After you graduated from coding bootcamp how long did it take you to get a job and what was your starting salary? originally appeared on Quora: the place to gain and share knowledge, empowering people to learn from others and better understand the world.

Answer by Gabriele O'Connor, Software Engineer, on Quora:

I can only speak to my own (and my fellow bootcamp grads') experience but I graduated from the Flatiron School in mid-October 2015, received an offer two weeks later at an NYC-based startup and began my first day of work the week after. Some others in my cohort got jobs around the same time I did but most got a job a month or so after. From what I've heard from people in my cohort about their starting salaries, all of ours are right around the $74.5k average for Flatiron grads.

My biggest takeaways from going to a bootcamp and getting a job quickly are:

  • Find a bootcamp with a great job placement rate. That was a top priority for me because I was leaving a job to become a developer and having no income for months at a time -- while living in New York -- is pretty darn scary. It was also important to me because it's a strong indicator of the program's quality; if employers keep returning to hire from the same bootcamp, then that bootcamp is obviously turning out high-quality developers. I was accepted to several schools but ultimately chose Flatiron because of a friend's recommendation and because of their (independently validated) 98% job placement rate.
  • The technology stack isn't that important. A decent number of people from my cohort use Ruby on Rails -- the main technology we learned at Flatiron -- in their current jobs but a lot of us are using different languages, libraries, frameworks, etc. in our jobs (I use Javascript and PHP, primarily). Going into interviews for a junior developer position, most of what the company's looking for is sufficient technical prowess, problem-solving skills, an ability to learn quickly, and culture fit. You're not expected to be an expert in a specific language but should have a solid foundation in programming fundamentals, which will allow you to quickly pick up whatever tech stack the company uses.
  • Network! You should make the most of your time to go to meetups, programming events, hackathons, etc. whenever you can. A lot of companies hire through employee referrals so the more contacts you have in the tech community, the better chance you have at getting hired quickly. Even better is if the bootcamp you go to has a good careers department with wide contacts within the tech community; when you interview at a bootcamp, you should ask your interviewer for details about what the job placement process is like and what companies previous grads have gone on to.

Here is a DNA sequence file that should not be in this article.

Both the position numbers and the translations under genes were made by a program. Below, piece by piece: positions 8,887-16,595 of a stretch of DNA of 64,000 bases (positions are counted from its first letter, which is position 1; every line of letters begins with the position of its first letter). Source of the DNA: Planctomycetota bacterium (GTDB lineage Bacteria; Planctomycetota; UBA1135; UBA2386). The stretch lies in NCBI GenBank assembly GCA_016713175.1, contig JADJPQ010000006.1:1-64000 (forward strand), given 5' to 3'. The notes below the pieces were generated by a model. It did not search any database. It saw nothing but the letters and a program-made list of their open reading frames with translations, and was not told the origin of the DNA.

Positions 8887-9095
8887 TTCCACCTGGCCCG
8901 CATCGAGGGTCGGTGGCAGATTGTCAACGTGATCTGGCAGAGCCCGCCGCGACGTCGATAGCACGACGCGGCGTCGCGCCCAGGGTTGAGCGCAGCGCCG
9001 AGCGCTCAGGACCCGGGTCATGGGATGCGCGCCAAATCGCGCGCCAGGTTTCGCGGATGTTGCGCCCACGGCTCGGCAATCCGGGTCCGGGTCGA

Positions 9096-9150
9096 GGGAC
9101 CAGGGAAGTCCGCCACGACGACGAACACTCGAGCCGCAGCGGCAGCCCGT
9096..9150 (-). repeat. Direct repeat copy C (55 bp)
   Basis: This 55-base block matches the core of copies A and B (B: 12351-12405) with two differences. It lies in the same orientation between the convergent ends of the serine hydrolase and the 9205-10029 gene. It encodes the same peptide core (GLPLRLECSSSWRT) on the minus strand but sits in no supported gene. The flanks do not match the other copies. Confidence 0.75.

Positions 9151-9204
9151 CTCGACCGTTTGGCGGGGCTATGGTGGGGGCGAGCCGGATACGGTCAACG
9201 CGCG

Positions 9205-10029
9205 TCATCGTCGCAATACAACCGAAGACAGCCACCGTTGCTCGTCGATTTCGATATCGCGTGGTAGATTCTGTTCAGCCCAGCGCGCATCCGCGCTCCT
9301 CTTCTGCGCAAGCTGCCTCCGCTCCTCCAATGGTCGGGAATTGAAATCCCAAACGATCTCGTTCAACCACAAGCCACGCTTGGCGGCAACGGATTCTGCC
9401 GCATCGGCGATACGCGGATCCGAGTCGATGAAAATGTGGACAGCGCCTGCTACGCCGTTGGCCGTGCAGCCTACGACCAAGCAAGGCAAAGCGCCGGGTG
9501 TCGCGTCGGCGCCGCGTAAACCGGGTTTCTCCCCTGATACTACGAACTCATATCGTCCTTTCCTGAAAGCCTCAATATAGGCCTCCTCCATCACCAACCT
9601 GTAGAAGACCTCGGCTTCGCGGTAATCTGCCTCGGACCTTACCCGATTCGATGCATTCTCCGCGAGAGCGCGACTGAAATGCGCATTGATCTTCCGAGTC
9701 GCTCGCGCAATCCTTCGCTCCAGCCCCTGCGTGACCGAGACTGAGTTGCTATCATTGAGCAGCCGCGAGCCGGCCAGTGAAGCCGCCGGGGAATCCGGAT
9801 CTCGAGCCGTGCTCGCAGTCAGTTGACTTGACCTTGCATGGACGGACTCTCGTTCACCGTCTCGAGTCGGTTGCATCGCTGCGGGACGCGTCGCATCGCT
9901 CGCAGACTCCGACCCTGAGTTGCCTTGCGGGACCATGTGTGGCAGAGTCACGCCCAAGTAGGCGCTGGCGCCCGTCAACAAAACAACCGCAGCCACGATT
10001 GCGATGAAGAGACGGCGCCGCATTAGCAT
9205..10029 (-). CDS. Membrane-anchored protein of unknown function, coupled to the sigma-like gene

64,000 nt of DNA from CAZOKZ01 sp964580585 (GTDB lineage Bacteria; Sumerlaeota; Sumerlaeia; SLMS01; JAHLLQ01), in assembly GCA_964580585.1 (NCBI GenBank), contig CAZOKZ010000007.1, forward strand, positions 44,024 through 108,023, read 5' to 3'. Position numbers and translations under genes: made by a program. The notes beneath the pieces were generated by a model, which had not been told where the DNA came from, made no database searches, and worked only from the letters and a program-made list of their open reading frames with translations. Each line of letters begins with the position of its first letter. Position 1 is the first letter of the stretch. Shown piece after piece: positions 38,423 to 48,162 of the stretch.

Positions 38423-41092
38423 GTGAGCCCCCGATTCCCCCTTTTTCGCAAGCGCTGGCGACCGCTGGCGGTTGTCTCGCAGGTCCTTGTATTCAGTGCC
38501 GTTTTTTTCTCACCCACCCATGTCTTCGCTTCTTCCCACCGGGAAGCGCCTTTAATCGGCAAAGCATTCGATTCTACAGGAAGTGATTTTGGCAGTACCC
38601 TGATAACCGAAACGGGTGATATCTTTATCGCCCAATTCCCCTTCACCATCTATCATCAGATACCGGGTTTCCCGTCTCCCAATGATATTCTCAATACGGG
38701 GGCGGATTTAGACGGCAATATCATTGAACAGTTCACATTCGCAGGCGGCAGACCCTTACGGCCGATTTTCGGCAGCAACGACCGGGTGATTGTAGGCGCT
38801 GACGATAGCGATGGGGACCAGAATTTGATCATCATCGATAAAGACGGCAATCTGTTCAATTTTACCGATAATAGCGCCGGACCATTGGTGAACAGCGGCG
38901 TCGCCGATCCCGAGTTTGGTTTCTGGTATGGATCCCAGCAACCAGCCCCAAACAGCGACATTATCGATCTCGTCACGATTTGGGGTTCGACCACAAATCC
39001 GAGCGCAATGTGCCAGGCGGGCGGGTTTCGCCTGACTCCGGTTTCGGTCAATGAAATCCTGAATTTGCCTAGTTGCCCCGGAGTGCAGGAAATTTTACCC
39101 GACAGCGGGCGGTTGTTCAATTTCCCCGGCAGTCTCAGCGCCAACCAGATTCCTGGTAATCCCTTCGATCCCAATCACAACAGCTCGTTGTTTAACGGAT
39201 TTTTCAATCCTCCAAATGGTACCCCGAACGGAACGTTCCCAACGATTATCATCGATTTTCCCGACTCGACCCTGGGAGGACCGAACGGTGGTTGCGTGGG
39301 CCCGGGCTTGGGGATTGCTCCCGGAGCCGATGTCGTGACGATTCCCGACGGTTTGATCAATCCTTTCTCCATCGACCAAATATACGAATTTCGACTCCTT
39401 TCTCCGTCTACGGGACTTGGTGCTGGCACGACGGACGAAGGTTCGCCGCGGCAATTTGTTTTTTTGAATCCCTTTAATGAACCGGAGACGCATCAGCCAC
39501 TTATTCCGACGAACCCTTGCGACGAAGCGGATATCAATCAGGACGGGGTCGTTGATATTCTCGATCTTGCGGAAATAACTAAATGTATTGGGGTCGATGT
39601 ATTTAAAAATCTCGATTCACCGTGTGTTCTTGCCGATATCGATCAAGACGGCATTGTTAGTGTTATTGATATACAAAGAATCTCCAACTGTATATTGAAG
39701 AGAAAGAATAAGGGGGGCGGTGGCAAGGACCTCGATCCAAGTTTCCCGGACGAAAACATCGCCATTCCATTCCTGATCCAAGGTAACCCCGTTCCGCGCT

• Start practicing algorithmic problem-solving as soon as you can. You've probably heard that technical interviews are scary. They are! But they're a lot less scary when you've trained your brain to be more adept at solving the types of questions you might receive in them. Some great resources for developing this problem-solving muscle are Project Euler, Hackerrank, Coderbyte and Codewars, and there are often beginner-friendly meetups devoted to algorithmic problem-solving. I also recommend a book called Cracking the Coding Interview, which breaks down some fundamental computer science concepts into chapters and coding challenges.

In terms of using what I learned at bootcamp and feeling prepared for my job, I was definitely able to hit the ground running but feel like I still have a lot to learn, especially in terms of software architecture, devOps, scalability, etc. (though I'm not sure if many junior developers graduate school and have a handle on that stuff immediately). I have great mentorship and challenging work, so even though I'm still very much a junior developer, I'm learning a ton and my skills are getting stronger every day.

Hope these tips are helpful and best of luck in figuring out your programming path!

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Published on: Sep 19, 2017